Understanding your symptoms

A guide to demystifying hormonal imbalance

Tharni Vasavan

Written by

Dr Tharni Vasavan, BSc (hons), MSc, PhD

Published 06.06.22

Last medically reviewed 06.06.22

Written by

Tharni Vasavan

Dr Tharni Vasavan, BSc (hons), MSc, PhD

BSc (hons), MSc, PhD

Do you put up with not feeling your best at certain times? Do you just accept pain, heavy bleeding or acne as part and parcel of having periods?

Don’t worry, many of us do, but symptoms like these could be your body’s way of telling you that your hormones are out of whack or you have an underlying health condition. We’re here to help you tune into your hormonal health, spot when something is not quite right and take action to get you feeling your best again.

Are you experiencing symptoms?

Here’s what you need to know.

If you think something is up, it usually is

The majority (72%) of women feel their symptoms are dismissed by healthcare professionals, yet 64% of our users who thought something wasn’t right, had at least one hormone out of range.

Symptoms can be hard to understand (until now)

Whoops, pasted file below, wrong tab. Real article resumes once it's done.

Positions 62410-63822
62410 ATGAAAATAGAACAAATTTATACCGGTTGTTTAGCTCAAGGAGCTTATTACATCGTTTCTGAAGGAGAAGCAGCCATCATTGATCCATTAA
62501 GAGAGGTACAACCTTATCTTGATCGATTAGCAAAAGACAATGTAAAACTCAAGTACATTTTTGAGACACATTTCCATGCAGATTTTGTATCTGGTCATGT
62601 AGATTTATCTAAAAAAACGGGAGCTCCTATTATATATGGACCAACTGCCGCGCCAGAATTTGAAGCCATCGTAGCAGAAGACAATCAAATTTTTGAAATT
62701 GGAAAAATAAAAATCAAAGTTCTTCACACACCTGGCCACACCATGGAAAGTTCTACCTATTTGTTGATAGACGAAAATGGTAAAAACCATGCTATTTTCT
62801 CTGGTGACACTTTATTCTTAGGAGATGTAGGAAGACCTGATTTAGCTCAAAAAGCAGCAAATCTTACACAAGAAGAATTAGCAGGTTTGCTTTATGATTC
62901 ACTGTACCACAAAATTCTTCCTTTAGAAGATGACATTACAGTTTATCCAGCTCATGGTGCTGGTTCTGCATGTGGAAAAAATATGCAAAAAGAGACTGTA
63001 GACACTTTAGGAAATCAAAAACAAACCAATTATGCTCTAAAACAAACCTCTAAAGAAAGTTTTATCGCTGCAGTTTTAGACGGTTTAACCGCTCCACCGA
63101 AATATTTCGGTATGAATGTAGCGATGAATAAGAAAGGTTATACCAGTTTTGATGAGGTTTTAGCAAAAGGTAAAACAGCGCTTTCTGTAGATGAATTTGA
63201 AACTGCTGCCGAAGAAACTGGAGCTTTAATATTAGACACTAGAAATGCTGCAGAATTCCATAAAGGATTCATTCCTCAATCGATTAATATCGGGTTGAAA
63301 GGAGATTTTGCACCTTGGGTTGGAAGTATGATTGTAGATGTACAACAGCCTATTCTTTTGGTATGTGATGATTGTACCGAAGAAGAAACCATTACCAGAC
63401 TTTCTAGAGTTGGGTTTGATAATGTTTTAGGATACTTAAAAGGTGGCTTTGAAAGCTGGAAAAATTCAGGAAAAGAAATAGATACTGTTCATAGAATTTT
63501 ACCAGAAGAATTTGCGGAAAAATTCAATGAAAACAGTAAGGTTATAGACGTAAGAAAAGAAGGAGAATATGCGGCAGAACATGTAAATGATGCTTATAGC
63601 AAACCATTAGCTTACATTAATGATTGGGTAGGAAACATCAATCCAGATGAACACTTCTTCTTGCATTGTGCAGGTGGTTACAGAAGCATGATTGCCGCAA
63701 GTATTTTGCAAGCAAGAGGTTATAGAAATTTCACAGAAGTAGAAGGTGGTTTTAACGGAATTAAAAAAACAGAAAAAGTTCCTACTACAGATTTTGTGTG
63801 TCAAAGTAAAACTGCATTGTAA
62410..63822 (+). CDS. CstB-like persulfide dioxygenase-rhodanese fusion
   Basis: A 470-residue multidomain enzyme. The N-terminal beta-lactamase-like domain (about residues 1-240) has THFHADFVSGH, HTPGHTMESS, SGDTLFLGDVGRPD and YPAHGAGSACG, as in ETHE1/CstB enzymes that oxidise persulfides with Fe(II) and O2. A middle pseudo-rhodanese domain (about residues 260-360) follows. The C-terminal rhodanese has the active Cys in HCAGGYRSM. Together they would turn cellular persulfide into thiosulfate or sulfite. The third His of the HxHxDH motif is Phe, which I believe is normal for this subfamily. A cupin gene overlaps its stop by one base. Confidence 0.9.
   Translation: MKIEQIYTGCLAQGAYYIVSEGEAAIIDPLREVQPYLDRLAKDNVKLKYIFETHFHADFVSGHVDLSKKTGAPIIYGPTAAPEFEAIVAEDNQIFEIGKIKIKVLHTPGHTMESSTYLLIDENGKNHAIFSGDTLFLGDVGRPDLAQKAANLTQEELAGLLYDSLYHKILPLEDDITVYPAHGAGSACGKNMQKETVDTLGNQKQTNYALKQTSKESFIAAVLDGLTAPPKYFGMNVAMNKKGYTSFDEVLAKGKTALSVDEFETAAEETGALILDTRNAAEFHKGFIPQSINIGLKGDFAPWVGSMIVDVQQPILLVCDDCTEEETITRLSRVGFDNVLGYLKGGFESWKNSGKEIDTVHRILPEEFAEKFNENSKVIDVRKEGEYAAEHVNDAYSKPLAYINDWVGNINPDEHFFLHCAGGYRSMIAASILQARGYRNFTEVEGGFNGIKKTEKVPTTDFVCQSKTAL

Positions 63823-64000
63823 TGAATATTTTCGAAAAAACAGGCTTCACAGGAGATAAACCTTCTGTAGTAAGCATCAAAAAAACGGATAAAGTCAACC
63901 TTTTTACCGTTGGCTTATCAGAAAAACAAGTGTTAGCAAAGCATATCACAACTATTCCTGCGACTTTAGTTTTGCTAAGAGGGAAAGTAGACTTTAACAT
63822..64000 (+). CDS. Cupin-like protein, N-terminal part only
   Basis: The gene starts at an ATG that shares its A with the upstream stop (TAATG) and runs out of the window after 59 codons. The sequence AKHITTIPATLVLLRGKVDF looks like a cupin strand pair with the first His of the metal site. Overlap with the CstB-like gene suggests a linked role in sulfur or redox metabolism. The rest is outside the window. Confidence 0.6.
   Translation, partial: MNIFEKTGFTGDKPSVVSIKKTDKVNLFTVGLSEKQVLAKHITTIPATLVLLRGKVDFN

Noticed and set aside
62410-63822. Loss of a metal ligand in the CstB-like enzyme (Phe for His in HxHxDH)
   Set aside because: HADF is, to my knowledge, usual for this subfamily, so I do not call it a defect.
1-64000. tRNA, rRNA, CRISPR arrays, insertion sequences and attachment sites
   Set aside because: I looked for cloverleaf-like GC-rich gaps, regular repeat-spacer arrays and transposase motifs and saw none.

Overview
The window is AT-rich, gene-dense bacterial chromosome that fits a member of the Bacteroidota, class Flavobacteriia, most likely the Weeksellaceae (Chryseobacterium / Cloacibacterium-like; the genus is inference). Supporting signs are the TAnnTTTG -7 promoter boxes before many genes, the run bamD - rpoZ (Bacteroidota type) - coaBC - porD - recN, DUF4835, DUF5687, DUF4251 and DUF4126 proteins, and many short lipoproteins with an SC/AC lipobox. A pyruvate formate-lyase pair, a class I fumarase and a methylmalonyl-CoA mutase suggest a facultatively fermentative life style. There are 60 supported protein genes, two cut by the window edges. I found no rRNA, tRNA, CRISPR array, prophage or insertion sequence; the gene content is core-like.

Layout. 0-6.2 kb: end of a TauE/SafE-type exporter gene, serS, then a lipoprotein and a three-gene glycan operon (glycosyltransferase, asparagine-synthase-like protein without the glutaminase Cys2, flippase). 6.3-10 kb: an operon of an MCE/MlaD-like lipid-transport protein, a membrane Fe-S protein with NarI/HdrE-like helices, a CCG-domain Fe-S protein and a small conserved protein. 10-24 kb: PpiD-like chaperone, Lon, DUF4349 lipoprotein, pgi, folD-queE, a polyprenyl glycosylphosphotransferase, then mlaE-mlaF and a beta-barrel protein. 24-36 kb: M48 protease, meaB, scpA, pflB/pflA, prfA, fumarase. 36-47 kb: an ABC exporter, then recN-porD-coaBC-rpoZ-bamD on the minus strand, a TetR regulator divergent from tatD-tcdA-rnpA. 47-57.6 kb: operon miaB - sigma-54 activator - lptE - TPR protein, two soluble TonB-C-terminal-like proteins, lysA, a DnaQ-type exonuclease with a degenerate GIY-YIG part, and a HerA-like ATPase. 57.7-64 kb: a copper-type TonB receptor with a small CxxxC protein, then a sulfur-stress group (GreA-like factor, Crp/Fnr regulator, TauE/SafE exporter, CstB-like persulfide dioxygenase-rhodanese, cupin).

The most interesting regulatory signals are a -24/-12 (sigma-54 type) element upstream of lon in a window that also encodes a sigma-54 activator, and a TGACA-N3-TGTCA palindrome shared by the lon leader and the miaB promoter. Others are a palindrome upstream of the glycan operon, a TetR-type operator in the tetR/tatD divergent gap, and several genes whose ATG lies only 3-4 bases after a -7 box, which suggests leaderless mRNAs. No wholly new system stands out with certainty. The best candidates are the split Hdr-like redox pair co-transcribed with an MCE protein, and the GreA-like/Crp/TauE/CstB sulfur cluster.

Getting a diagnosis for a reproductive health condition such as PCOS can take over 2 years, however our at-home hormone and fertility test can flag 9 of the most common gynae conditions in 10 days.

The key is finding the right expert(s)

The key is finding the right expert(s) to treat or manage your symptoms. That’s why we have a team of specialists in female health, medicine, fertility, nutrition and mental health to provide a science-backed eco-system of care.

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The basics

What are symptoms?

Put simply, a symptom is a physical or mental indicator that something in the body isn’t working as it should be. The reality is, most of our bodies are not in perfect order, so the likelihood is the majority of us will be experiencing at least one symptom on a regular basis. Whilst some symptoms are worse than others, we believe every symptom, big and small, warrants investigation.

Hormonal imbalance vs underlying condition

Even if one hormone is slightly higher or lower than it should be (what we call hormonal imbalance) the effects can be huge, resulting in symptoms that can be hard to make sense of. Using specialist guidelines and the expertise of renowned gynaecology and fertility consultants, our online health assessment identifies which hormones we need to test in order to to understand precisely what’s going on.

A Understanding your reproductive health is essential to understanding your overall health, that’s why we don’t just look out for symptoms of a hormonal imbalance. This is why our online health assessment also checks for symptoms (and specific combinations of symptoms) associated with other reproductive health conditions which are not hormone-related.